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    Evaluation of Galleria mellonella larvae as a model to study microbial pathogenesis and host – pathogen interactions; a cellular and proteomic approach

    Sheehan, Gerard (2019) Evaluation of Galleria mellonella larvae as a model to study microbial pathogenesis and host – pathogen interactions; a cellular and proteomic approach. PhD thesis, National University of Ireland Maynooth.

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    The popularity of Galleria mellonella larvae as a model to study microbial virulence is due to the similarities that exist between the mammalian and insect immune responses, adherence to the 3R policy and the financial and legal/ ethical burden associated with using vertebrate animal models. G. mellonella larvae have been widely used to assess the virulence of a range of microbial species and the results obtained using larvae closely match those obtained in murine studies. The aim of this project was to utilise G. mellonella to assess the pathogenicity of various human pathogens and compare these results to pathologies that occur in mammals. G. mellonella larvae were infected with Candida albicans, Aspergillus fumigatus, Madurella mycetomatis or Staphylococcus aureus, or co-infected with C. albicans and S. aureus and the host – pathogen interactome characterised by a variety of cellular and proteomic techniques. Infection of larvae with C. albicans and A. fumigatus produced disseminated disease and a similar immune response to the human condition. Infection with S. aureus produced nodules which are similar to abscesses; a hallmark of soft tissue infection in humans. Proteomic profiling of M. mycetomatis grains produced within larvae revealed a range of novel processes (e.g. extracellular vesicle formation, host extracellular matrix binding and response to stress/ host) which are essential in the production of grains in vivo. Co-infection of larvae by C. albicans and S. aureus was characterised, and larvae proved to be an excellent alternative model to study trans-kingdom polymicrobial infection. Larvae were immunological primed by fungal and bacterial cells, and by temperature (37 oC) and their 1) resistance to infection, 2) fluctuations in hemocyte density and 3) alterations in humoral immune response were examined. The effect of two antimicrobial effectors (LL-37 and N-chlorotaurine) of the innate immune response on A. fumigatus were assessed. Exposure to the AMP LL-37 increased the growth of A. fumigatus, the levels of extracellular gliotoxin production, the abundance of proteins associated with growth, virulence and allergenic responses, and increased mortality in G. mellonella larvae. The neutrophil derived oxidant Nchlorotaurine reduced the growth and viability of A. fumigatus, decreased the production of gliotoxin and induced an oxidative stress response. This study demonstrated that larvae are an excellent, cost effective and easy to use model to study host – pathogen interactions, microbial pathogenesis, polymicrobial infection and combination antimicrobial drug efficacy.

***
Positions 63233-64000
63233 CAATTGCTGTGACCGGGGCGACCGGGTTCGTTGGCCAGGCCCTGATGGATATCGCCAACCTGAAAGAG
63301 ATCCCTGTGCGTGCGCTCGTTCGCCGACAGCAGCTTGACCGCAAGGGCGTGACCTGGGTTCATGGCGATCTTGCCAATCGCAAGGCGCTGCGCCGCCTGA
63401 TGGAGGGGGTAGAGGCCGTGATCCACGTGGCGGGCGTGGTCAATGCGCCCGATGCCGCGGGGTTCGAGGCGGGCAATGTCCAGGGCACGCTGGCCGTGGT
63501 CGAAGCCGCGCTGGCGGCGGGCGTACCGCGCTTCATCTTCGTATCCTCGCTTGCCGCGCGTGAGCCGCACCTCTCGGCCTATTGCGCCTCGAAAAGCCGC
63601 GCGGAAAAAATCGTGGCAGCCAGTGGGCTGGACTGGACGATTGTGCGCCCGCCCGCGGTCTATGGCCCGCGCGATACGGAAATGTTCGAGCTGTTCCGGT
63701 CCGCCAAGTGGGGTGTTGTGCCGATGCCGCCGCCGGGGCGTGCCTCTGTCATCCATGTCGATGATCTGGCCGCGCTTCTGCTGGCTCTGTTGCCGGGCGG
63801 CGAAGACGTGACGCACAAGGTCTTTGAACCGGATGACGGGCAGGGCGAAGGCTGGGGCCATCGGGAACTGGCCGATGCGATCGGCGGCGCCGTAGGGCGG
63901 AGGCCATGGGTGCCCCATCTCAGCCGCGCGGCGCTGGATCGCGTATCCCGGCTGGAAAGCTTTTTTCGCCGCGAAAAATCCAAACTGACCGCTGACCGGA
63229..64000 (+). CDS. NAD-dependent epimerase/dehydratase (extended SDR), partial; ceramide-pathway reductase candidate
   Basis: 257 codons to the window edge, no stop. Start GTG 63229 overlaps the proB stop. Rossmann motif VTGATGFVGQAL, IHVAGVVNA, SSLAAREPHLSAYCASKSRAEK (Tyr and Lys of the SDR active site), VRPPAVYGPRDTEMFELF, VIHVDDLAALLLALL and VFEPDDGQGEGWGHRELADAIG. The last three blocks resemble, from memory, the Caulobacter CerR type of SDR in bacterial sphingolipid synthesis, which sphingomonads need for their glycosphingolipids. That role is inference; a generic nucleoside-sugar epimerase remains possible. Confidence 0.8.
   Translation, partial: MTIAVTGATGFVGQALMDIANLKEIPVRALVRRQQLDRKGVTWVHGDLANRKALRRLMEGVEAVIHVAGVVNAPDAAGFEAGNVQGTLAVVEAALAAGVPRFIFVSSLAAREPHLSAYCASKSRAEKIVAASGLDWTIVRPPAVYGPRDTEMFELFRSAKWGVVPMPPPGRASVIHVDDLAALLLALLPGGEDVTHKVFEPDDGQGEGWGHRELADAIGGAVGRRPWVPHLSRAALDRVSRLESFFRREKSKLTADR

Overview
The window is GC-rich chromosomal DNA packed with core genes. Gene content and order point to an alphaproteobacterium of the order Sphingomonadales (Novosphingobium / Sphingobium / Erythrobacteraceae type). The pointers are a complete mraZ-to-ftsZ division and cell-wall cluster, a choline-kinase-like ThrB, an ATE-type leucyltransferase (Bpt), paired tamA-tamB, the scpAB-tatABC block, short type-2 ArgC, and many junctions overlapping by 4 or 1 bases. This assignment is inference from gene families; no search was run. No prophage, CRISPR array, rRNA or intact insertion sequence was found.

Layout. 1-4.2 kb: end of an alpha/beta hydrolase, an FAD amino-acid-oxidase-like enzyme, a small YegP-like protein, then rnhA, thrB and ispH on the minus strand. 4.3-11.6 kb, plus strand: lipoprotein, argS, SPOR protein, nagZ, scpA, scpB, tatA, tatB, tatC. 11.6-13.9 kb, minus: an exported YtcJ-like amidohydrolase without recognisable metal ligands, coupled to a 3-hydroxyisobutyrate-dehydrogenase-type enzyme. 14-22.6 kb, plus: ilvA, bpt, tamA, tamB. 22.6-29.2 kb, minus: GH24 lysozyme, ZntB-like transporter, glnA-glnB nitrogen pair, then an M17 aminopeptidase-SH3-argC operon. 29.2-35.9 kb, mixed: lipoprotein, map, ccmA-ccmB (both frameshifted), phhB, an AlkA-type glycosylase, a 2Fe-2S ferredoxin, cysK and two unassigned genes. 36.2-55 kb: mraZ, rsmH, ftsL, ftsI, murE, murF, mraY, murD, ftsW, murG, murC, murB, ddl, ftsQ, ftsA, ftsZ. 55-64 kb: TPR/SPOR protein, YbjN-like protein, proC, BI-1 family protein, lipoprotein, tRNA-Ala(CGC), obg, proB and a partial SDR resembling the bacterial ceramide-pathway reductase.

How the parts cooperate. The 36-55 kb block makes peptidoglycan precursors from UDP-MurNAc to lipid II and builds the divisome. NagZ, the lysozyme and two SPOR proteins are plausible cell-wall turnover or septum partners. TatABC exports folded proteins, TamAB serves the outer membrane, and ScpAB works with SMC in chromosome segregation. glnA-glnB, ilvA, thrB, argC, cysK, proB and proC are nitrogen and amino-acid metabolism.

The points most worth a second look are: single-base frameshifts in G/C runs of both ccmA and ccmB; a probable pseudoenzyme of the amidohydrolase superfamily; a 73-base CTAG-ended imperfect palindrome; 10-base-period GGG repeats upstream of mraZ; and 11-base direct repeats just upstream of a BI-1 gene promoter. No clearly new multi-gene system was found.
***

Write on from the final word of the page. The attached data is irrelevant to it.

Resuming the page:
Item Type: Thesis (PhD)
    Keywords: Galleria mellonella larvae; model; study microbial pathogenesis; pathogen interactions; cellular and proteomic approach;
    Academic Unit: Faculty of Science and Engineering > Biology
    Item ID: 16812
    Depositing User: IR eTheses
    Date Deposited: 06 Jan 2023 15:41
      Use Licence: This item is available under a Creative Commons Attribution Non Commercial Share Alike Licence (CC BY-NC-SA). Details of this licence are available here

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